Published on May 6th, 2019 | by Emergent Enterprise0
5G Is Here. What Does That Mean for Exponential Tech?
Technologies like the Internet of Things are going to need a lot of bandwidth to operate successfully. Marc Prosser reports at SingularityHub that 5G could be the answer. Faster speeds, more capacity for number of devices/users, and millisecond latency will be capabilities of 5G. The innovation to take advantage of these improvements will be exciting to see and experience.
5G, hailed as the future of connectivity, is now a reality. Over the last months, the first 5G networks have been rolled out in South Korea and the US. While initial impressions are mixed, the new networks hold the key to advancing the spread of a slew of exponential technologies and catalyzing fundamental changes to a long list of industries and services.
The 5G Rollout Race
In early April, Verizon and three South Korean carriers traded the marketing equivalent of barbs over who had switched on their 5G service first and launched the “world’s first commercial 5G mobile service.” Residents in Chicago, Minneapolis, and Seoul, home to the new networks, can now use the first commercially-produced 5G smartphones—the Motorola Z3 with 5G Moto Mod and the Galaxy S10 5G—to enjoy the advantages of 5G.
They won’t be alone for long. Verizon has plans to launch 5G mobile services in more than 30 American cities before the end of 2019, and many other countries are likely to begin rolling out 5G networks in 2019 and 2020. In Japan the government recently approved plans by four mobile network operators to invest $14.4 billion in rolling out 5G networks over the next five years. China is also close to launching 5G networks. The country has, by some, been identified as most likely to establish a leading position for 5G technology.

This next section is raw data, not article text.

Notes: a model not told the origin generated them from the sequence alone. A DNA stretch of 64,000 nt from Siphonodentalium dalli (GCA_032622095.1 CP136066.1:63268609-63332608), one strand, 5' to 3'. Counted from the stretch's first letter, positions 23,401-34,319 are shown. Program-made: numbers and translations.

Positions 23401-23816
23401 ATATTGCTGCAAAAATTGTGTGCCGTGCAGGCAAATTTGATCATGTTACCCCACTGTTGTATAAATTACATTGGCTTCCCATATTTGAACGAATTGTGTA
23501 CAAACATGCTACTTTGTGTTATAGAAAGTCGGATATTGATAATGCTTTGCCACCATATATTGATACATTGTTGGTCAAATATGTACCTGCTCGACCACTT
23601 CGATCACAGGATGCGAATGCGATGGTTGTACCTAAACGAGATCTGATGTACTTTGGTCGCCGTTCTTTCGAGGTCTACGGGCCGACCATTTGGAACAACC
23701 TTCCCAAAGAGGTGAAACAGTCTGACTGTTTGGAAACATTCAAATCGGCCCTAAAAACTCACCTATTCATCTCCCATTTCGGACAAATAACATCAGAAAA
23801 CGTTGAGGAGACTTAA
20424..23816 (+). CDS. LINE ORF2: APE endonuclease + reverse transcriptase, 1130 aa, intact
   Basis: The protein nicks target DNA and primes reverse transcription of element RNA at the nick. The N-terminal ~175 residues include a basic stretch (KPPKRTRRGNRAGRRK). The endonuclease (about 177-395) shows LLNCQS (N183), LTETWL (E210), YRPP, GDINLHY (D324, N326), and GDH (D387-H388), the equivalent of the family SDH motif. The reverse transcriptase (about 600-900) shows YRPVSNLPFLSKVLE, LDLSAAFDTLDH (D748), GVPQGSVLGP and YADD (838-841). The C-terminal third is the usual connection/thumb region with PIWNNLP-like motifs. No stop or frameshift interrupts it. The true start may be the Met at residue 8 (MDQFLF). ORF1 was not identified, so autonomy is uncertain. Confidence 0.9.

Phone makers are also busy lining up products that can take advantage of 5G. LG, OnePlus, Huawei, ZTE, and Xiaomi, to mention but a few, will offer 5G smartphones in 2019 or 2020.
Engage the Warp Drive
While smartphones might be one of the initial drivers of 5G adoption, they are far from the only technology that will benefit.
One of 5G’s main advantages is speed. Comparing it to 4G is a bit like comparing Usain Bolt to, well, someone like me. Data transfer speeds up to 100 times faster than 4G (up to 20 gigabits per second) along with latency of under a millisecond, at least in ideal conditions, are among the unique selling points.